The following report highlights major news developments in politics, economy, and health in Cote d’Ivoire as of 10 November. This edition focuses on speculations over a possible bill on homosexual marriage, COVID-19 update, and Prime Minister Patrick Achi’s political affiliation. The report includes background information to add context to the news items.
Opposition MPs Threaten To Counter Homosexual Marriage Bill
A privately owned newspaper close to the opposition said that the government was planning to legalize homosexual marriage. The paper said that the government urged the National Assembly to consider a bill that would legalize the practice. It said that the authorities were planning to amend Article 226 of the penal law through the introduction of phrases such as “sexual orientation” and others. MPs from the EDS [Together for Democracy and Sovereignty], a coalition close to former President Laurent Gbagbo, said they will oppose the bill.
Background: To date, homosexuality is not criminalized in Cote d’Ivoire, but members of the LGBTI community have often reported discrimination in access to health care and job. The Ivoirian public, including religious groups, generally considers the practice as opposed to local customs.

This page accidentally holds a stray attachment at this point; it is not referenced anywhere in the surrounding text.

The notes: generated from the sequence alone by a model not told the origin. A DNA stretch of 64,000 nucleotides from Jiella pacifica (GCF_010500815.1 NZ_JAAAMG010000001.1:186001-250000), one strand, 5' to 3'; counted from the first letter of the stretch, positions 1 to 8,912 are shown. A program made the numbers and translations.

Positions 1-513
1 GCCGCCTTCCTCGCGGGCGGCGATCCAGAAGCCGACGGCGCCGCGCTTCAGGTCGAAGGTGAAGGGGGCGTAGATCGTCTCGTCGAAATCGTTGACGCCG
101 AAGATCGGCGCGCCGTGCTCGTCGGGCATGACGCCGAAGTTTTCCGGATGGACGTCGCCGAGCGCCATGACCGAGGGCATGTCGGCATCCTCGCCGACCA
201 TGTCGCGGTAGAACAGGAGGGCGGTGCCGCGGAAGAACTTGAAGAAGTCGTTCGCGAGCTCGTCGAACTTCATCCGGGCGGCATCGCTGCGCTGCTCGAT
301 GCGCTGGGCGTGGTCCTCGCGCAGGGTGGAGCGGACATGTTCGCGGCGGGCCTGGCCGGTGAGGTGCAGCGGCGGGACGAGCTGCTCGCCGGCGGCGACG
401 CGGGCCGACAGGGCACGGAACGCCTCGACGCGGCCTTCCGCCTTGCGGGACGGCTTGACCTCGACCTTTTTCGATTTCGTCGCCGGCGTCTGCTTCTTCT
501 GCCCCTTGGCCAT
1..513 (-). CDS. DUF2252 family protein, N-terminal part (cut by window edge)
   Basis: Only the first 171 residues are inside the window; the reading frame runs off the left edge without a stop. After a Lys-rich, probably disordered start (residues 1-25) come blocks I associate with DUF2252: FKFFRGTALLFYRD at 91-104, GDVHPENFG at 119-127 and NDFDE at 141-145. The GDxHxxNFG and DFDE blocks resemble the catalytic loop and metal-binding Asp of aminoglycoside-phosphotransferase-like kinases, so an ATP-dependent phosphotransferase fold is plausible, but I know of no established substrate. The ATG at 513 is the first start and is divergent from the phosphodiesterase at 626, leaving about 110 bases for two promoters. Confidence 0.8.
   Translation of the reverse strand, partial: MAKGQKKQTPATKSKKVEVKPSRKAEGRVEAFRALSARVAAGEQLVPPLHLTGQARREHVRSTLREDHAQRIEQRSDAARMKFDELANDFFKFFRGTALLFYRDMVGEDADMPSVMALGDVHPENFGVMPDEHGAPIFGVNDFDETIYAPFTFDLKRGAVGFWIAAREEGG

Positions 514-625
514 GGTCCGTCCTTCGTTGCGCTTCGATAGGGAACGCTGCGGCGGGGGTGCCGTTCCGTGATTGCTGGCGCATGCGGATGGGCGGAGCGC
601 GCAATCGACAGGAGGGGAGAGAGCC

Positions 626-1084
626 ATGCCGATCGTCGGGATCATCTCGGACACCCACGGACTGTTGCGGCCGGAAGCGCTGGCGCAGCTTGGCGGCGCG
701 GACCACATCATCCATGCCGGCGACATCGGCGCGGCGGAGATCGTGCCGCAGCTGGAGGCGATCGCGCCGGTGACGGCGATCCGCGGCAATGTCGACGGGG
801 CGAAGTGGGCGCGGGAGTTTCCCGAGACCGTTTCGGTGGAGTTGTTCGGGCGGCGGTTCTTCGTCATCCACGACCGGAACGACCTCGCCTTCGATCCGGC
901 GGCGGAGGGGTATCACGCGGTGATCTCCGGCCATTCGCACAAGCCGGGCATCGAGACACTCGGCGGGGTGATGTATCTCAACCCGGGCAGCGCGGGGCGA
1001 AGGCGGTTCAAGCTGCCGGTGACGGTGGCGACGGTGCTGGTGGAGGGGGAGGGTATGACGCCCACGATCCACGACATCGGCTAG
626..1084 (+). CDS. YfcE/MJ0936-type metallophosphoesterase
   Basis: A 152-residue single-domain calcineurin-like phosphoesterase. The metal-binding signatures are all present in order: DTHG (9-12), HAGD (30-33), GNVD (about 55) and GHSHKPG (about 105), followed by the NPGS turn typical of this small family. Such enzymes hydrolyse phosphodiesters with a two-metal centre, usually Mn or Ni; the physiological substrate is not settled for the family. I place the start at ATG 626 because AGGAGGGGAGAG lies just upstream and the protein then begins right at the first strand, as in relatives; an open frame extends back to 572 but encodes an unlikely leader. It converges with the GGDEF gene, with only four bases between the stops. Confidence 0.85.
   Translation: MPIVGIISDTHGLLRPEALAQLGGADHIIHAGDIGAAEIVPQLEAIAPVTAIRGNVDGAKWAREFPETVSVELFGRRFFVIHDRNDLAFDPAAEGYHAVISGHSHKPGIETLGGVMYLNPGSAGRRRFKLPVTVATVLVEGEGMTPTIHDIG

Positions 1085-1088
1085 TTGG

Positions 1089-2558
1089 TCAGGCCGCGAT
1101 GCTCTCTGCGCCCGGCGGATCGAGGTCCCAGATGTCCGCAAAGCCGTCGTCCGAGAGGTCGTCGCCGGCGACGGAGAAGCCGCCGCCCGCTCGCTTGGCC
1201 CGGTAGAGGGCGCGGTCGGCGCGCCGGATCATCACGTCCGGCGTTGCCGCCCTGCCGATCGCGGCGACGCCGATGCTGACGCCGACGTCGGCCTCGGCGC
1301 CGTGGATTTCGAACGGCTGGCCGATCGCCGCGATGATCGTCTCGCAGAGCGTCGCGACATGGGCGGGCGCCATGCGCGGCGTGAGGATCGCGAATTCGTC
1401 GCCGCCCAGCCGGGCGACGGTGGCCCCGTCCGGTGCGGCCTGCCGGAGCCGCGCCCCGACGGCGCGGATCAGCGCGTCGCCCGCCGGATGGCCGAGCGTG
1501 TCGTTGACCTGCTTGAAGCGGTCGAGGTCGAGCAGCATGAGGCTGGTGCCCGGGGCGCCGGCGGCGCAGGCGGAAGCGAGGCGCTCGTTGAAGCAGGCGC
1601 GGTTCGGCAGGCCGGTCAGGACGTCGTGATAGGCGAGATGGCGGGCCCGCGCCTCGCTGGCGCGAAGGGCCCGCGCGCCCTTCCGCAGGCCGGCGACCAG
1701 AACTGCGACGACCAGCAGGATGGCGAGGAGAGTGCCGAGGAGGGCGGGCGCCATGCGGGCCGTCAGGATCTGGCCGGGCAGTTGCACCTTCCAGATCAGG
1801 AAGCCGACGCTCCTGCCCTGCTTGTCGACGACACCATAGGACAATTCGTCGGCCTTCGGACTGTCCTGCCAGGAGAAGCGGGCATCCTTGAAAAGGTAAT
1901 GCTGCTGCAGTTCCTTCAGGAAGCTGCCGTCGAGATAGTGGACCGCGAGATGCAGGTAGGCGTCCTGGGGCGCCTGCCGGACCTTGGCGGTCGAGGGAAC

COVID-19 Update as of 9 November
New cases: 16 positives of 1,420 samples (1.1 percent)
Total cases: 61,442
New recoveries: 22
Total recoveries: 60,209
New deaths: 1
Total deaths: 700
Active cases: 533
New vaccination doses: 39,604
Total vaccination doses: 3,595,570
Source: Ministry of Health
TRENDING ON SOCIAL MEDIA
Netizens Criticize Prime Minister Patrick Achi’s Statement on Political Affiliation
Journalist Andre Silver on his Facebook page with 545,000 followers on 9 November posted a picture of Prime Minister Patrick Achi with the caption “I am not from the PDCI, but we are not enemies.” The post generated 193 likes and 81 comments. Comments were mixed and followed partisan lines. A number of users said Achi actually never was a real PDCI activist. Others said that it was normal for a man to change his political leaning based on changes in his vision. A last group opined that what matters is that the prime minister works for the country and all Ivoirians.